My series review is here. Read my episode 1 recap Gold Stick, episode 3 (Fairytale), episode 4 (Favourites), episode 5 (Fagan), episode 6 (Terra Nullius), episode 7 (The Hereditary Principle), episode 8 (48:1), episode 9 (Avalanche), and episode 10 (War).
“I’m struggling to find any redeeming features in these people at all,”
Yes it’s another dignified stag, about to be shot – this time by a commercial guest on the neighbouring estate to Balmoral. It’s injured but not killed, and runs onto the Queen’s land next door so can’t be pursued. The royals are thrilled, as it’s an Imperial (that means 7 points per antler). The royals are incredibly excited at breakfast, cancelling all their appointments to stalk it that morning. Anne and Philip argue over whose name will be underneath its head when it’s mounted on the dining room wall opposite the Imperial already up there.
Charles and Di go on a date to the opera, chaperoned by her frosty granny Ruth, Lady Fermoy (“the most hideous snob,” Diana calls her to Charles), a great friend of the Queen Mother’s.
Afterwards, Diana tries to get Charles to commit to seeing her over the summer but he’s away / busy. She will be in London, he will be in Zimbabwe and then Scotland.
In a cabinet meeting about the upcoming Budget, Mrs Thatcher faces down disagreement over her “too rash, too reckless,” radical policies (bringing inflation under control, a “fiscal correction” including massive spending cuts, ). Her ministers point out the risks – including social unrest – and that they are the Conservative Party and therefore should be about conservatism, caution and stability, not a radical agenda.
The Thatchers head to Balmoral for their first weekend there.
On the plane, she and Denis discuss her ministers, and he tells her Malcolm Muggeridge had contacted him to explain about the “Balmoral tests” which the royal family like to subject their guests too. Are you U or non-U?
No one from the family is there to greet them; The Queen is out stalking when they arrive. Once in their rooms (they have been allocated one each), they commit their first faux pas: Margaret hasn’t brought any outdoor shoes. Mrs T stops the maid unpacking Denis’s case as she likes to do that herself. There is a protocol sheet in their room but it doesn’t tell them everything they need to know – though Mr T points out to his wife that “I’m sure to worry about it all would be to fail the tests.”
The Thatchers misunderstand the instructions and come down at 6pm dressed for dinner, in black tie. The royals, who have just got in from stalking, are aghast. The Queen tries to reduce the PM’s embarrassment by announcing dinner will be served early. After dinner they play the parlour game Ibble-Dibble, which Mrs T is terrible at. After dinner and games Mrs T starts work.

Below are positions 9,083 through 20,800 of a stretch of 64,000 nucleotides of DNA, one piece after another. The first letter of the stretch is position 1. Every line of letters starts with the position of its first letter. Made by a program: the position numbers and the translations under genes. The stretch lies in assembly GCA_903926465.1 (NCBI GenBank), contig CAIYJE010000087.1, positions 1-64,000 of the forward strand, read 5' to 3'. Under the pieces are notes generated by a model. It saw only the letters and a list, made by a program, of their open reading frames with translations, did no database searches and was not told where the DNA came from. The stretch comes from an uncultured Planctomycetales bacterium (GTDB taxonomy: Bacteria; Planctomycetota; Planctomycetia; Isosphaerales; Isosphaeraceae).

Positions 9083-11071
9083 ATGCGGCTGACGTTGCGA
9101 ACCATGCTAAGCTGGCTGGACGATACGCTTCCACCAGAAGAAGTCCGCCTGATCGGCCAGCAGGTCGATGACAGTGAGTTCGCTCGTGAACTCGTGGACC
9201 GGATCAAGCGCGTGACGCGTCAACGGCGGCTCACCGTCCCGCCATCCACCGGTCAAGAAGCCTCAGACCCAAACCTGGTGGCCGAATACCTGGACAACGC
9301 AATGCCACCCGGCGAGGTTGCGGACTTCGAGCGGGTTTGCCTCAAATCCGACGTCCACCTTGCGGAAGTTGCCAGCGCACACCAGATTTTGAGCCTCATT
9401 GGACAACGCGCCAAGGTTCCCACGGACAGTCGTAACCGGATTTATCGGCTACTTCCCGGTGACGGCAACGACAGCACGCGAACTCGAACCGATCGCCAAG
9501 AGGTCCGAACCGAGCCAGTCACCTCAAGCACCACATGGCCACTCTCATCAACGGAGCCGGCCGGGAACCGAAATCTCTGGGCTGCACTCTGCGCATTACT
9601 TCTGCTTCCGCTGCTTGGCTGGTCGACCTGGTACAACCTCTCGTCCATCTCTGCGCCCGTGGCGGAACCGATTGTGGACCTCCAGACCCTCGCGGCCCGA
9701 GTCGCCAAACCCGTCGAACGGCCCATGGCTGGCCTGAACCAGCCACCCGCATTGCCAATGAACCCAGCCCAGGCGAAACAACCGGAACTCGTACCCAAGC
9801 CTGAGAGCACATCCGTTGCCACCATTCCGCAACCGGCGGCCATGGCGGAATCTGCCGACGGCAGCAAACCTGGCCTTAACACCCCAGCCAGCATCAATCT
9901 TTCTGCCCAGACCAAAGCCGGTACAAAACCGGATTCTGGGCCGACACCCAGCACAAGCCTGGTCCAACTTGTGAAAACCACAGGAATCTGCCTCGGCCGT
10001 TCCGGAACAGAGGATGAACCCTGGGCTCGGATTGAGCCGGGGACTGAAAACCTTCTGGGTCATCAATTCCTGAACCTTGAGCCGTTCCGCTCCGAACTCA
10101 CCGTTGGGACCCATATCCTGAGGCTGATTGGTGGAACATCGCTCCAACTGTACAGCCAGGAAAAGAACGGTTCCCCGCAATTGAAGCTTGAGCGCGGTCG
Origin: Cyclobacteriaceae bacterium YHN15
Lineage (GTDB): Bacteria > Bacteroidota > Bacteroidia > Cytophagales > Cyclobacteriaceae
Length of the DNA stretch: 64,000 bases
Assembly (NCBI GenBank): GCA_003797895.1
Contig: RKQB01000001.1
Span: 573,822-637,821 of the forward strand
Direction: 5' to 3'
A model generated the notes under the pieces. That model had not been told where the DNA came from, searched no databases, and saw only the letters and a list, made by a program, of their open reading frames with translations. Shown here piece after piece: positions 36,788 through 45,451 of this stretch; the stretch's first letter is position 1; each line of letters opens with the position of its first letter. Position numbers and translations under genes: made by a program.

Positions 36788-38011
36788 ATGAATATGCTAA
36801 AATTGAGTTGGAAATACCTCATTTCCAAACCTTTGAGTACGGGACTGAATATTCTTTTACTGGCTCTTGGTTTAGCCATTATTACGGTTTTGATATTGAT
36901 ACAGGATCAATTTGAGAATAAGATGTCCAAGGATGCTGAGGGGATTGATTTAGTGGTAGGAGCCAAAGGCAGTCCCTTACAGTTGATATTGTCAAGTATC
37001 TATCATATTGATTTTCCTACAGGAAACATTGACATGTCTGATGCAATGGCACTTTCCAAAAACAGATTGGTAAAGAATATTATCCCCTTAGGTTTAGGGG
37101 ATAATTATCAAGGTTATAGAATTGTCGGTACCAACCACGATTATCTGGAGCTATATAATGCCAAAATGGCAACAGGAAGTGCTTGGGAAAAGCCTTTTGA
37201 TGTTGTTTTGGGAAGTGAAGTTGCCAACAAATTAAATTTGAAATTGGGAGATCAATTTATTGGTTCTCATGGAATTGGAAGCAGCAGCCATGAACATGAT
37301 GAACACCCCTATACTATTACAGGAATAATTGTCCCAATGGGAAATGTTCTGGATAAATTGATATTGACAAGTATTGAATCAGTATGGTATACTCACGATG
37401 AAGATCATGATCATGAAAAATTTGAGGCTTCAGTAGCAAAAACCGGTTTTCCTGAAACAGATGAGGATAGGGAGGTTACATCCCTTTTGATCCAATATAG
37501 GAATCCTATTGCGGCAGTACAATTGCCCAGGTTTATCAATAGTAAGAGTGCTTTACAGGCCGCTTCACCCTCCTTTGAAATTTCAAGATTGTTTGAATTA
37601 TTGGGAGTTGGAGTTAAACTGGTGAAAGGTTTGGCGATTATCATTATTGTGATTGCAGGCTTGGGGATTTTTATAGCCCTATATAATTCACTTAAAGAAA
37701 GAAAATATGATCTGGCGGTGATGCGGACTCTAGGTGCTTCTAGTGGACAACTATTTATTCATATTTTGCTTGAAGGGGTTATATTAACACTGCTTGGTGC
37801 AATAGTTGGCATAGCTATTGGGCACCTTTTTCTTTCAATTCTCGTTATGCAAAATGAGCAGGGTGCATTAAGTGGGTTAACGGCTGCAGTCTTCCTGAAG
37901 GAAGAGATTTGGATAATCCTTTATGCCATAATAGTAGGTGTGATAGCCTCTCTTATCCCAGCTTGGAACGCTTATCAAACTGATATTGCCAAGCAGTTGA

Denis offers to sleep in the other room but she objects: “We don’t want to catch any upper class habits,”.
The Queen invites tMargaret stalking the next day, and the PM turns up in a bright blue suit and indoor shoes. Everyone is horrified. Her Maj drives her out and finds her some stout shoes, then suggests she go back to change. Thatcher goes back to the house and does some work.
Proncess Margaret finds hers working and strongly criticises her for sitting in Queen Victoria’s chair. “I beg your pardon” says Mrs T, only for the princess to pull her up on it: Mrs T should say “what” not beg pardon. (Which is ridiculous; surely you’d use “what” instead of “pardon” if you haven’t heard something or need clarification, not in place of begging someone’s pardon, when you’d just say “sorry”.) Also it’s a bank holiday and Princess Margaret points out that “sometimes time orf is the most suitable course of action,” and might give Thatcher some perspective.
Anyway, enough of arcane U / non-U speech rules!
Charles arrives and phones Camilla, who won’t come and see him as she’s busy.The Thatchers leave Balmoral early and can’t wait to get away. They discuss Diana and Camilla suggests he invite her instead.
Thatcher’s government are criticising her to reporters. She and Denis visit the Braemar Games with the royals and she’s utterly bemused by it.
“Boorish, snobbish and rude,” says Denis of their hosts; like her Cabinet, she says, all part of the same class. She ays she’s going to change the country top to bottom. They leave Balmoral early.
Diana turns up to stay for the weekend, and instantly wins everyone over, and she claims she has brought *only* outdoor shoes (plus a self-deprecating charm and wit). She is staying at a lodge on the estate, and is woken very early to go stalking with the Duke of Edinburgh. She completely wins him over, even when correcting him over the wind direction (even then, she knows her own mind). The Duke takes the shot and kills the stag. Everyone comes out to greet the dead stag, Diana and Philip when they return. When Diana leaves Balmoral after her stay Charles tells her “you’ve been a great sport.”
Charles talks to Camilla on the phone about how the family loved Diana, and passed the tests with flying colours; and how Philip summoned him to the hanging room – an act of “grotesque symbolism” – to talk to him about Diana and how the family want him to marry her.
Mrs T is doing another Cabinet reshuffle. At their meeting the Queen draws a link between blood sports at Balmoral and how misunderstood they are, and the bloodsports in the government: the reshuffle. Margaret Thatcher tells the Queen she’s got rid of a lot of them because of their background and consequent “lack of grit”. Margaret quotes Chartist poet Charles Mackay to explain how comfortable she is having enemies.
Anne talks to Charles about how perfect Diana is. He wishes he’d had more time to get to know her. Time for that later, admonishes Anne.
The stag’s head is mounted in the dining room at Balmoral.
Meanwhile Diana is being followed by photographers on her way to the Pimlico nursery where she works part-time.